A spokesperson for the Pit Bull Rescue Central explained to Oxygen that the term pit bull doesn't describe one specific breed, but is an umbrella term that is used to describe any of the following breeds: American Pit Bull Terrier, American Staffordshire Terrier, Staffordshire Bull Terrier and mixes. The group said that because the term is loose, and because most people can't tell the difference between dog breeds in general, when a dog bites, someone at the scene will often say they thought it was a pit bull. 

Pounds told Oxygen that the attack completely changed her perception of pit bulls. She said before the attack she believed a dog's behavior is simply related to how they are raised.

“This dog had been in my home,” she said of the dog who attacked her and her grandson. "He was not abused or raised to fight. Never. When the switch is flipped on these dogs they do not stop. The breed has been developed for hundreds of years with massive jaws to bring down their prey. They do not respond to pain or commands. They are out to kill.”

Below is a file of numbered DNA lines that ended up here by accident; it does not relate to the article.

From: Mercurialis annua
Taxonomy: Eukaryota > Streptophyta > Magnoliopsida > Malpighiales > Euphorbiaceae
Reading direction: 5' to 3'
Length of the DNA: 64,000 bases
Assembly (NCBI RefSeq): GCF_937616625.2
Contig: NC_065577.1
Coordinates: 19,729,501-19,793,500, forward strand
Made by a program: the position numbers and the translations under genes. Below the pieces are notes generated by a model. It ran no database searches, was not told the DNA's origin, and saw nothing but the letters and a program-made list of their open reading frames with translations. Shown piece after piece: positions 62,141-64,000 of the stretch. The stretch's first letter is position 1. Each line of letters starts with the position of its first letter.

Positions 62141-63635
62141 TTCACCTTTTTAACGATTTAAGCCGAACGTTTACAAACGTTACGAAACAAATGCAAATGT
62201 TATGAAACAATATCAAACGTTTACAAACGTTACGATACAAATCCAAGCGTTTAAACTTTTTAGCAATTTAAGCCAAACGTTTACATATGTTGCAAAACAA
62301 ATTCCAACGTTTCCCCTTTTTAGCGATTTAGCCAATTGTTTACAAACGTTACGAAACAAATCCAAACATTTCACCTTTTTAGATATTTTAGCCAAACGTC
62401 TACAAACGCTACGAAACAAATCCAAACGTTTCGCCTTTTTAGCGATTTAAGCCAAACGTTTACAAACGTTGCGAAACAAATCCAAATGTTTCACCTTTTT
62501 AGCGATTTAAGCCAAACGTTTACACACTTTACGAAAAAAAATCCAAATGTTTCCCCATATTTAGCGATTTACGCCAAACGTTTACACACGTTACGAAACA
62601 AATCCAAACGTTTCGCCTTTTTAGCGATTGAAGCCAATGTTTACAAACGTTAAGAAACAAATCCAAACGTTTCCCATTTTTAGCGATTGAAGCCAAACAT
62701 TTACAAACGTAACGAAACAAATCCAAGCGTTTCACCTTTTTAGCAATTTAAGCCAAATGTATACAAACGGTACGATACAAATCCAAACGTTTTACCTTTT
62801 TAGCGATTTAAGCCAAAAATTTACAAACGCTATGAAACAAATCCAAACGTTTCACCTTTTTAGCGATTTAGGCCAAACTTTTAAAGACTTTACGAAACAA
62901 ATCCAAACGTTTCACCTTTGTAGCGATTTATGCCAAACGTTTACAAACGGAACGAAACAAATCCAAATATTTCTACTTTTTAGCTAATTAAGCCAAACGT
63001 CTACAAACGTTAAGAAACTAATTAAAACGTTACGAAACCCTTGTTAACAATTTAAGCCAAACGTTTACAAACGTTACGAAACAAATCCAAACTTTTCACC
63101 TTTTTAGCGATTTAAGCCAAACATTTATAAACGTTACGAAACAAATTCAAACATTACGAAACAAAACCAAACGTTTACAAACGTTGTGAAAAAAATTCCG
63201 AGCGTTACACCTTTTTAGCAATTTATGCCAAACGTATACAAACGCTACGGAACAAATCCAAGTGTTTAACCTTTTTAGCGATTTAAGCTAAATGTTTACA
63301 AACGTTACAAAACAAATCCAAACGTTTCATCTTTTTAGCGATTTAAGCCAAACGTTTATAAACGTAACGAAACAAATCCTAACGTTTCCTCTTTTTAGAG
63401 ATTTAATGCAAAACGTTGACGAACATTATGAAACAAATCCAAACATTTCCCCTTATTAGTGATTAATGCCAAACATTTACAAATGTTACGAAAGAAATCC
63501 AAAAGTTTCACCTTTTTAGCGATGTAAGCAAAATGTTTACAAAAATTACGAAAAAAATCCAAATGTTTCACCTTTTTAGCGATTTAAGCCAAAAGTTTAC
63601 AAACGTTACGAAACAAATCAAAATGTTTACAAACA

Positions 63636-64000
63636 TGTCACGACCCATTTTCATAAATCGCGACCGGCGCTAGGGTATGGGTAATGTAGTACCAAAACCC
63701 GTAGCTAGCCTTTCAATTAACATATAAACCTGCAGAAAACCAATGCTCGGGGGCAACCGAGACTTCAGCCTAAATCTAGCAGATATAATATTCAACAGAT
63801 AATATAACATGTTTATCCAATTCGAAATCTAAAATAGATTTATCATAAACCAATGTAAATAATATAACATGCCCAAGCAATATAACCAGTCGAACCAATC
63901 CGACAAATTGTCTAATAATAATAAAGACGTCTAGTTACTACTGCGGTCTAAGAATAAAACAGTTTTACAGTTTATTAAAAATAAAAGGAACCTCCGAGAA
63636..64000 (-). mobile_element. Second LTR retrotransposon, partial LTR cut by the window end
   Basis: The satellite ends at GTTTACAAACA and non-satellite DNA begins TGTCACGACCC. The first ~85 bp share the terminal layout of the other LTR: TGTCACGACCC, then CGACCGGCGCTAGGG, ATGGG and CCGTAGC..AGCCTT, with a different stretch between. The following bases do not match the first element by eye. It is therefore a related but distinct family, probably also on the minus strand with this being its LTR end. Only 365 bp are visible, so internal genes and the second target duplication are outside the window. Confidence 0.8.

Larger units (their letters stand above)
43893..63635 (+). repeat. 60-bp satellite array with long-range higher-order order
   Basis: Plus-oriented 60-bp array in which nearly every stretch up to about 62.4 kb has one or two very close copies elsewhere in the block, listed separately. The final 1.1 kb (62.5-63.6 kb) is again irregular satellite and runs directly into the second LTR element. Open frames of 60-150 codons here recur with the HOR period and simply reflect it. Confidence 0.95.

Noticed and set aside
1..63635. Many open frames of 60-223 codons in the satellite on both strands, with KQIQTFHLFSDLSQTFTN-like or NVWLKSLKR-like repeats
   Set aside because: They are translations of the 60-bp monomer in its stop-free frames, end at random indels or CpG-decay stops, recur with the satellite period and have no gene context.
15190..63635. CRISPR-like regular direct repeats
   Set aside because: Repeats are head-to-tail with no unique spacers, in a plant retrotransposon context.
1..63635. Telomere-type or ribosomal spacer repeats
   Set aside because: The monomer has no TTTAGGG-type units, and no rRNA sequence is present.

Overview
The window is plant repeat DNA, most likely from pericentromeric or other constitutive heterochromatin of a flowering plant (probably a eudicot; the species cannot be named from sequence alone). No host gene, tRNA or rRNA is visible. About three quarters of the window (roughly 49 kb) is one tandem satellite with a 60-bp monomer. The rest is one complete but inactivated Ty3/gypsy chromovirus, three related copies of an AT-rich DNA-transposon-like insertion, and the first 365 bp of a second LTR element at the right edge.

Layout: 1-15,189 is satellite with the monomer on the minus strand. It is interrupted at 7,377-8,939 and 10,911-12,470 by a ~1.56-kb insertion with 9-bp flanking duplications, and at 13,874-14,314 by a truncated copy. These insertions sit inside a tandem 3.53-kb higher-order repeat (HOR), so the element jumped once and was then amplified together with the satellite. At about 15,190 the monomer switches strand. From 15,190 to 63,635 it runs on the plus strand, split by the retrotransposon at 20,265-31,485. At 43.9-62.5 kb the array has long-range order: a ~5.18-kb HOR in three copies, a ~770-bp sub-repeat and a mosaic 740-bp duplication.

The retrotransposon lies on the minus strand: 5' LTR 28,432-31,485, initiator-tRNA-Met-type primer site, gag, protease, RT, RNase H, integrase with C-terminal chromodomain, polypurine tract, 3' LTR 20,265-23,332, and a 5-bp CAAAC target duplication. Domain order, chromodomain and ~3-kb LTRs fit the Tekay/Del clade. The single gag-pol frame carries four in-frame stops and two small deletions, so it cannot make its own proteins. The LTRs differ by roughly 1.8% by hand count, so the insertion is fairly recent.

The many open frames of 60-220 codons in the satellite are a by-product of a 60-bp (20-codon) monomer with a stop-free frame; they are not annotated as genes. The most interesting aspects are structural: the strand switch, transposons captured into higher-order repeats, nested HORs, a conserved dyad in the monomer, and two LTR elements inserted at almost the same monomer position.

Pounds said that as a result of speaking out online, pit bull advocates and apologists have called her a liar.

The Pit Bull Rescue Center maintains that there is always a reason that a dog attacks, whether an owner understands the reason for the behavior or not. Common causes include a dog being chained up, left without human contact or isolated, trained agressively or being under fed. The center said that for the last 160 years, pit bulls in general have been systematically bred to be less agressive towards humans. However, they did add that American Pit Bull Terriers are the most popular breed used in dogfights. 

After being horribly attacked by a pit bull, Lisa McEwen, 42, of Chicago, can't help but believe there's something about this kind of dog. She told Oxygen.com that on May 2, 2013 she was babysitting her cousin’s Siberian Husky, taking the dog for a walk near her home.